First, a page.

• You’re ready to put it all out there. Therapy is all about full disclosure. It’s essential. Throughout therapy, your therapist will ask you about your relationship as a whole, not just what you feel needs to be worked on, as well as your respective relationship histories. Your answers will help the therapist identify your communication styles and your past relationships will make it easier to identify recurring patterns. Be fully prepared to participate in the process, or neither of you will benefit.

Couples Therapy Is Not For You If…

  • You’re looking for someone to take your side. Therapy isn’t one-sided. Both partners need to acknowledge that changes need to be made – in both his behavior and yours. Basically, keep an open mind and be prepared to hear good and bad about yourself, not just your partner.
  • You haven’t been in your relationship for a long time. If you’re heading to therapy before the one-year mark, it may be time to reassess your relationship: Are you truly compatible? What are the chances of a long-term relationship blossoming?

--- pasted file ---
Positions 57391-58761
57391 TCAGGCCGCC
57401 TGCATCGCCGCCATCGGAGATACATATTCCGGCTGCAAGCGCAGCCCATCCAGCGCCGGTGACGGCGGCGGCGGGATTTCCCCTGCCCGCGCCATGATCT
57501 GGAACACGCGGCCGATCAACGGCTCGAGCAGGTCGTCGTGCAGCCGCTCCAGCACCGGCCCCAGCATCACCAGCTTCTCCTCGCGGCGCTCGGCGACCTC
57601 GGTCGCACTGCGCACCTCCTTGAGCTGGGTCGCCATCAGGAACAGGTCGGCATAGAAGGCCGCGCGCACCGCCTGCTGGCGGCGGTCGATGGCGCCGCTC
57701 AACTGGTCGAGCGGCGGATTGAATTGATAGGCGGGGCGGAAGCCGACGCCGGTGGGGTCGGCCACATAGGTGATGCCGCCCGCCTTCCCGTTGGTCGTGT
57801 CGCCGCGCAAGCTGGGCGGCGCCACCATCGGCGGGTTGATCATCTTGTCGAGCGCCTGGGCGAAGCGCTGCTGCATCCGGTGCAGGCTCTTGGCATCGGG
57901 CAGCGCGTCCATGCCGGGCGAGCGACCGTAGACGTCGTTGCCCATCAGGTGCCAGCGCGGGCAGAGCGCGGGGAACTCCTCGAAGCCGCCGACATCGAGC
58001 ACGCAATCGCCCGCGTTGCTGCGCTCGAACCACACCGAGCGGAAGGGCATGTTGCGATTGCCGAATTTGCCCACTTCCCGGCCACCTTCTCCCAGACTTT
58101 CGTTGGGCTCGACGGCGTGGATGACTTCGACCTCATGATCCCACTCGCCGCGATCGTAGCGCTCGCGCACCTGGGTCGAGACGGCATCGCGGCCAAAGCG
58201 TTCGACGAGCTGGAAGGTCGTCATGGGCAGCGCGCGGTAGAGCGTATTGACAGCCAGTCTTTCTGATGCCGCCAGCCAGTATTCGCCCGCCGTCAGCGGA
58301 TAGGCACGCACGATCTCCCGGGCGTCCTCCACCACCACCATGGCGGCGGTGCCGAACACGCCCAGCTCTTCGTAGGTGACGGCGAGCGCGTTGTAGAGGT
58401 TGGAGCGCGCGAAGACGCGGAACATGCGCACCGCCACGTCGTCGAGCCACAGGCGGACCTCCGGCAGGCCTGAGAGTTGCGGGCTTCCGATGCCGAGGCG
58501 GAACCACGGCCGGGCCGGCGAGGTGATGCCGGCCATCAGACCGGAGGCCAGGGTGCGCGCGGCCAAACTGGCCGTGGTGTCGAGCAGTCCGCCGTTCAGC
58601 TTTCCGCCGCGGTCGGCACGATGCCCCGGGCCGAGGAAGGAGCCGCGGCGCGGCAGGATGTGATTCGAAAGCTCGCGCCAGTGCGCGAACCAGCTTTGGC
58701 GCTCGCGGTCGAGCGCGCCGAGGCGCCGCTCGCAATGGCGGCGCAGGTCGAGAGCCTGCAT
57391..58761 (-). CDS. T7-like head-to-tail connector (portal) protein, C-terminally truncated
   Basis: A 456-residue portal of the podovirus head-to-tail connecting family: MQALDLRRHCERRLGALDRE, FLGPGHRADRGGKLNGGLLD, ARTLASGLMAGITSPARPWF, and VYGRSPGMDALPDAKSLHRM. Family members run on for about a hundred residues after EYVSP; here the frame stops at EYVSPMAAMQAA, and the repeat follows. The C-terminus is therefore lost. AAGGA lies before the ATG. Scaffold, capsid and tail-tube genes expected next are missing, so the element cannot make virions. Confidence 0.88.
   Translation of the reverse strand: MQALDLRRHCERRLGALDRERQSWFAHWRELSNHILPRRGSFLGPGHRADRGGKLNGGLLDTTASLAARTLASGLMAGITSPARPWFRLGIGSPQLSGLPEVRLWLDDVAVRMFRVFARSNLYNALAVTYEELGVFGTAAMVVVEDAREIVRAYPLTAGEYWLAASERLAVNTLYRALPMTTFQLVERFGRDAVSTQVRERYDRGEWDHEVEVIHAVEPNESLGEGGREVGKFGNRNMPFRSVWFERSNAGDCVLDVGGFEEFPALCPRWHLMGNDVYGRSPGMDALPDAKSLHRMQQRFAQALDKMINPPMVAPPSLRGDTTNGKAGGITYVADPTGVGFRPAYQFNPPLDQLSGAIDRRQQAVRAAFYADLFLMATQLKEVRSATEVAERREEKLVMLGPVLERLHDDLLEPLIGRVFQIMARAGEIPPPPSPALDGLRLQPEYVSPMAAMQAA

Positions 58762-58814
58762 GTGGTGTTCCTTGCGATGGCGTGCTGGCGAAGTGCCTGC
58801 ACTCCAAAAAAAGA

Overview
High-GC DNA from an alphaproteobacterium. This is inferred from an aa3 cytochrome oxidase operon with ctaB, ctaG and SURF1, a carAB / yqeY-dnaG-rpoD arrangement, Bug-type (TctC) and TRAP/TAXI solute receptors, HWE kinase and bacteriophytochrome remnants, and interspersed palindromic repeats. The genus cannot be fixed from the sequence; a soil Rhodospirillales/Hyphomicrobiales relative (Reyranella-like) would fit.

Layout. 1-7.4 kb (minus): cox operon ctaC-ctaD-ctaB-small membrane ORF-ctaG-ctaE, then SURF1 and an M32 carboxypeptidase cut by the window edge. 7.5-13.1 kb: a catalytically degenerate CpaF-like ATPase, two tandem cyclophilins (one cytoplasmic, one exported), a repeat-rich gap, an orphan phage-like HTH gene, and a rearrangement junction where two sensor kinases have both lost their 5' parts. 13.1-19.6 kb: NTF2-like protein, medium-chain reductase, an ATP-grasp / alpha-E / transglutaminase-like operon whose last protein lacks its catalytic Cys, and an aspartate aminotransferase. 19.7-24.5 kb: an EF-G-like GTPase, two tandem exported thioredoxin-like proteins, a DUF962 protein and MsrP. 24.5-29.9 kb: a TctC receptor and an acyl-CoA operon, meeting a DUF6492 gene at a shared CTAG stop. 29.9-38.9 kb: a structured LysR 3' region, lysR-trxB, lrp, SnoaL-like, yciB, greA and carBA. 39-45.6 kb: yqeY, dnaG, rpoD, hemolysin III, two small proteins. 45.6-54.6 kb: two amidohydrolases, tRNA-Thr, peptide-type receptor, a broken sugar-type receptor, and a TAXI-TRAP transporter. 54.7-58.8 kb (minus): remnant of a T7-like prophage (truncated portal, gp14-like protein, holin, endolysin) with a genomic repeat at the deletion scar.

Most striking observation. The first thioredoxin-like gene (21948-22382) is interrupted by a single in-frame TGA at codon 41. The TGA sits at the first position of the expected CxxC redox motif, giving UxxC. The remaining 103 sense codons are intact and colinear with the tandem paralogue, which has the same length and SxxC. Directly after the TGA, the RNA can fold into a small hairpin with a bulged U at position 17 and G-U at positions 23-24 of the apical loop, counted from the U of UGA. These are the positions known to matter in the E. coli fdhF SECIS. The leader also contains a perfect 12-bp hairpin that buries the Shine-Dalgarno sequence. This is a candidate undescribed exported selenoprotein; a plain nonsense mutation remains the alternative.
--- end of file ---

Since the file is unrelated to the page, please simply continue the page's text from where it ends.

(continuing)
• If you’re trying to sort out trivial matters, such as laundry or dish duty. Unless there is a true inability to communicate, therapy is best for dealing with issues that the two of you aren’t capable of sorting out on your own – like infidelity.
  • You want to dominate the session. You must prepare to listen and stay silent when your partner speaks or is giving their point of view. Growth can’t happen if you continuously interject when someone else has the floor.

Whether your relationship works out or not – and I hope it does – therapy is a chance and an opportunity to learn more about yourself and the way you interact with the people in your life. This could never be a bad thing. Good luck!

Published in Relationships
Thursday, 12 December 2013 23:10